As we learned from the 2008 Financial Crisis, rampant mortgage fraud can be catastrophic to the global economy. Banks routinely gave loans to people who clearly could not afford to repay them, and then quickly grouped the bad loans into bonds, which they sold to unsuspecting investors as AAA rated investments. In many cases, the banks who securitized the loans knew that the borrowers had lied about their income, assets, and ability to repay.
Mortgage fraud is often actionable as a whistleblower claim. In general, most fraud in connection with mortgage origination is actionable under FIRREA as fraud that affects federally insured financial institutions. Further, loans that are guaranteed by the United States government, such as the Federal Housing Administration or the U.S. Department of Veterans Affairs have strict underwriting guidelines. When those guidelines are violated or the lender issues the loan knowing that the borrower has made false statements, the lender is likely liable under the False Claims Act. Moreover, when bad loans are knowingly packaged into securities and pawned off on investors, the fraud is actionable under the SEC Whistleblower Program and FIRREA.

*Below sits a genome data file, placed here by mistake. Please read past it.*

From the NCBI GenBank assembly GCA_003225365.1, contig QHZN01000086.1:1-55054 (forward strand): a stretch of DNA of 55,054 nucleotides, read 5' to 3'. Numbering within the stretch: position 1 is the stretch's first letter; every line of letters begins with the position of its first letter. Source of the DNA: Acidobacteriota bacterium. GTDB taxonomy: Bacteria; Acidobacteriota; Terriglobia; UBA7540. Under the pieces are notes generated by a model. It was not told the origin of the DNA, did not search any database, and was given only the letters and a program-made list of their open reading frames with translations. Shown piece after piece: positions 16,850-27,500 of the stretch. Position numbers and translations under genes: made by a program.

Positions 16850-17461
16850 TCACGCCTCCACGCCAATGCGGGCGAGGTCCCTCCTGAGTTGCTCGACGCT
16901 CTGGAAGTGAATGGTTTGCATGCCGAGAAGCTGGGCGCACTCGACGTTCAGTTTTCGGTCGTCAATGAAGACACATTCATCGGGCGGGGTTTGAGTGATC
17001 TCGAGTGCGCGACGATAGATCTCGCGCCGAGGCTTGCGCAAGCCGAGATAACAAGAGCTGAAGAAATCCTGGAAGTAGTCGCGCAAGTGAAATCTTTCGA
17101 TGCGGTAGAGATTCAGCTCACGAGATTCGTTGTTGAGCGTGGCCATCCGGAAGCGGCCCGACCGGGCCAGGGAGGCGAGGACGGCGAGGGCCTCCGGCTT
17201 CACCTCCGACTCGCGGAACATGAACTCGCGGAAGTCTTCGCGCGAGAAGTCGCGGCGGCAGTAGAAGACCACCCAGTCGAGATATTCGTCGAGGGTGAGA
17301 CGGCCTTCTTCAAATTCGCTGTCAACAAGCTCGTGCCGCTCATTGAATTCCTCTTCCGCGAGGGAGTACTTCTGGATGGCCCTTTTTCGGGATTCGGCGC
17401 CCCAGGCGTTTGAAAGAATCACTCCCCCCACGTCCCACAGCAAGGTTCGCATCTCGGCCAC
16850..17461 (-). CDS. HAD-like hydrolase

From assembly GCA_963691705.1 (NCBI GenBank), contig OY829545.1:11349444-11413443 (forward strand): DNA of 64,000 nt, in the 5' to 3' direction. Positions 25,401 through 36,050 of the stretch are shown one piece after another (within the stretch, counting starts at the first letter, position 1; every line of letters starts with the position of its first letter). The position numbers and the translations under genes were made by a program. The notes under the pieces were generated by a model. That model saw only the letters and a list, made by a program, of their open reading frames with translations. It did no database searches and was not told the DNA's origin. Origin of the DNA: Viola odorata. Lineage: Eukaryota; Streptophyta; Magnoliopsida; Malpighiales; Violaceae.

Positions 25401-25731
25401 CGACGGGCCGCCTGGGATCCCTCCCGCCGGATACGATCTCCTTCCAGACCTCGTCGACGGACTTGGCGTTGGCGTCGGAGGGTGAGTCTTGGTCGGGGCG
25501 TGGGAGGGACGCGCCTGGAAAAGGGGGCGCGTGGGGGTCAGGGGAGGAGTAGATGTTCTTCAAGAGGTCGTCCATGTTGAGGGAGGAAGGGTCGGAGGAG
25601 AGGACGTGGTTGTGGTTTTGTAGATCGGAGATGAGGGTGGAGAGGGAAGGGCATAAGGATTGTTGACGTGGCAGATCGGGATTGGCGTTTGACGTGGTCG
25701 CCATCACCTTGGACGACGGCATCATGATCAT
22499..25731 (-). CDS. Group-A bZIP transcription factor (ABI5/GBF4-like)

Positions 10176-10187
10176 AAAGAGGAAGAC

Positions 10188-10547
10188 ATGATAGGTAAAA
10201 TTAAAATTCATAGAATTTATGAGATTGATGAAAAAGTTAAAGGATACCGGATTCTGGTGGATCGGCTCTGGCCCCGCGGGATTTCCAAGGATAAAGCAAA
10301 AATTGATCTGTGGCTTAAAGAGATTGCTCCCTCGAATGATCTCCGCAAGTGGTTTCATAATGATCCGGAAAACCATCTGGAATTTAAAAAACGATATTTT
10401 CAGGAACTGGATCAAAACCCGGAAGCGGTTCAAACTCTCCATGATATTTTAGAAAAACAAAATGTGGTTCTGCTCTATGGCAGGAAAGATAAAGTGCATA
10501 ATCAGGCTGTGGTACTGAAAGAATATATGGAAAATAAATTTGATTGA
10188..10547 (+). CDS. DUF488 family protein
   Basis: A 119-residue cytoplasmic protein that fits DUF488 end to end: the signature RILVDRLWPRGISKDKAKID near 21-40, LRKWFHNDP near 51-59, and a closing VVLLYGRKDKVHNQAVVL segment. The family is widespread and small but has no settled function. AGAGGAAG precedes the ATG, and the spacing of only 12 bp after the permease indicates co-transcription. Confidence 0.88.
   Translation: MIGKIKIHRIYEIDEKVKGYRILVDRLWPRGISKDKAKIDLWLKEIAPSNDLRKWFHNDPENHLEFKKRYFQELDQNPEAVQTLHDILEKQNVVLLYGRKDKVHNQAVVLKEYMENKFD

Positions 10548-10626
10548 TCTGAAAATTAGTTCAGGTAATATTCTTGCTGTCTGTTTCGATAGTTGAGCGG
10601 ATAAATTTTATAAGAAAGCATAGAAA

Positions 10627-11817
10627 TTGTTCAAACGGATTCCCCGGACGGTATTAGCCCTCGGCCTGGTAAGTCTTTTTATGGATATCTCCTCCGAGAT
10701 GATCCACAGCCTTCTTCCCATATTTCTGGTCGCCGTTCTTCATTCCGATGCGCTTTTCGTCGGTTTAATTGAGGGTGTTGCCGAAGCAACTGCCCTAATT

If you have evidence of mortgage fraud you should speak to a qualified whistleblower attorney.